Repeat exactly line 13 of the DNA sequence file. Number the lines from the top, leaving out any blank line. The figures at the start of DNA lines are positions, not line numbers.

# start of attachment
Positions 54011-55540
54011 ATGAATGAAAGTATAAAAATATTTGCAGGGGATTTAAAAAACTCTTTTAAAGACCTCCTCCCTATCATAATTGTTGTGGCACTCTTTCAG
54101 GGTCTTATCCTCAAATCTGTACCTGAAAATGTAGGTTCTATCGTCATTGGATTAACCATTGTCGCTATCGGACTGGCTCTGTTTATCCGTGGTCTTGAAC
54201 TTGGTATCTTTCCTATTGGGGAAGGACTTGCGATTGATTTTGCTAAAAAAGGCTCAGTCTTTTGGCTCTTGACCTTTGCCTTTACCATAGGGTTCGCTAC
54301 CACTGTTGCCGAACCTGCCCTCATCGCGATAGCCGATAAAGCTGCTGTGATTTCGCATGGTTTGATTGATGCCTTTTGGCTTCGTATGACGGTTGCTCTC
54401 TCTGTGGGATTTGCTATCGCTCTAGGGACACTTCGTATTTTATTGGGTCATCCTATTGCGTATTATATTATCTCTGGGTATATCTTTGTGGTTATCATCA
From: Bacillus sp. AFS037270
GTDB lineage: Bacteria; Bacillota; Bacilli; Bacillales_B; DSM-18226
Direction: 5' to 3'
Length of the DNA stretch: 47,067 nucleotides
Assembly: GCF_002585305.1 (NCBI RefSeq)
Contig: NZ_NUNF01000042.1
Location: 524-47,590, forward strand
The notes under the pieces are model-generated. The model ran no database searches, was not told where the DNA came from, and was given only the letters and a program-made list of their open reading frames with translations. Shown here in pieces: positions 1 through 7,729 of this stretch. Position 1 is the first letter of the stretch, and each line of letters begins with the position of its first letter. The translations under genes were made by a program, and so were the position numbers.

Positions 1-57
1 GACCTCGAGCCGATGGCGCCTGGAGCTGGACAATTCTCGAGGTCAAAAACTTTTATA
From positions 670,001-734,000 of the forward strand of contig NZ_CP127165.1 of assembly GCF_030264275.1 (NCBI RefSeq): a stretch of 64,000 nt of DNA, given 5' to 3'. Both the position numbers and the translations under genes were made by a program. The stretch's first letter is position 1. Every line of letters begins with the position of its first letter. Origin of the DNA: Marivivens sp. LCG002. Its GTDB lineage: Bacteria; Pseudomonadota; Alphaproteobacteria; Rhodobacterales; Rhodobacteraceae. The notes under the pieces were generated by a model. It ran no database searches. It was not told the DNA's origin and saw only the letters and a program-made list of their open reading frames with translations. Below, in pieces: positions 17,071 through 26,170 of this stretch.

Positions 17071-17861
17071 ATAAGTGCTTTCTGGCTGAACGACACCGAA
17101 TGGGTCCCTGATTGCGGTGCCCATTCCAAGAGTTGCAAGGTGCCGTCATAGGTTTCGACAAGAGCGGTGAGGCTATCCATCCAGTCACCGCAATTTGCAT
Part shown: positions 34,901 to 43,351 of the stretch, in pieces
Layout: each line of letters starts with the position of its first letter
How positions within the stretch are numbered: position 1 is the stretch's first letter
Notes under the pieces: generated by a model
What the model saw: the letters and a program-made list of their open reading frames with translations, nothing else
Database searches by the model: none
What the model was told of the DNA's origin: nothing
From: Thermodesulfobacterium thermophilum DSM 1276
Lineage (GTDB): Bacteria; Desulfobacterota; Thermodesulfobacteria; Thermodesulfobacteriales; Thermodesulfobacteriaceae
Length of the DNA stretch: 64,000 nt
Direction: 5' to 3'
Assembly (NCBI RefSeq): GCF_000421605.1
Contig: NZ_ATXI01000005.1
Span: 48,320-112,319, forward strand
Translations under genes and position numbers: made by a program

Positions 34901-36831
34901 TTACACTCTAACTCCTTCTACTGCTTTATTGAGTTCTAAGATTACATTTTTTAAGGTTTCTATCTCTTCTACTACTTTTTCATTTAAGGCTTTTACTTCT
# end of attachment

Location: 524-47,590, forward strand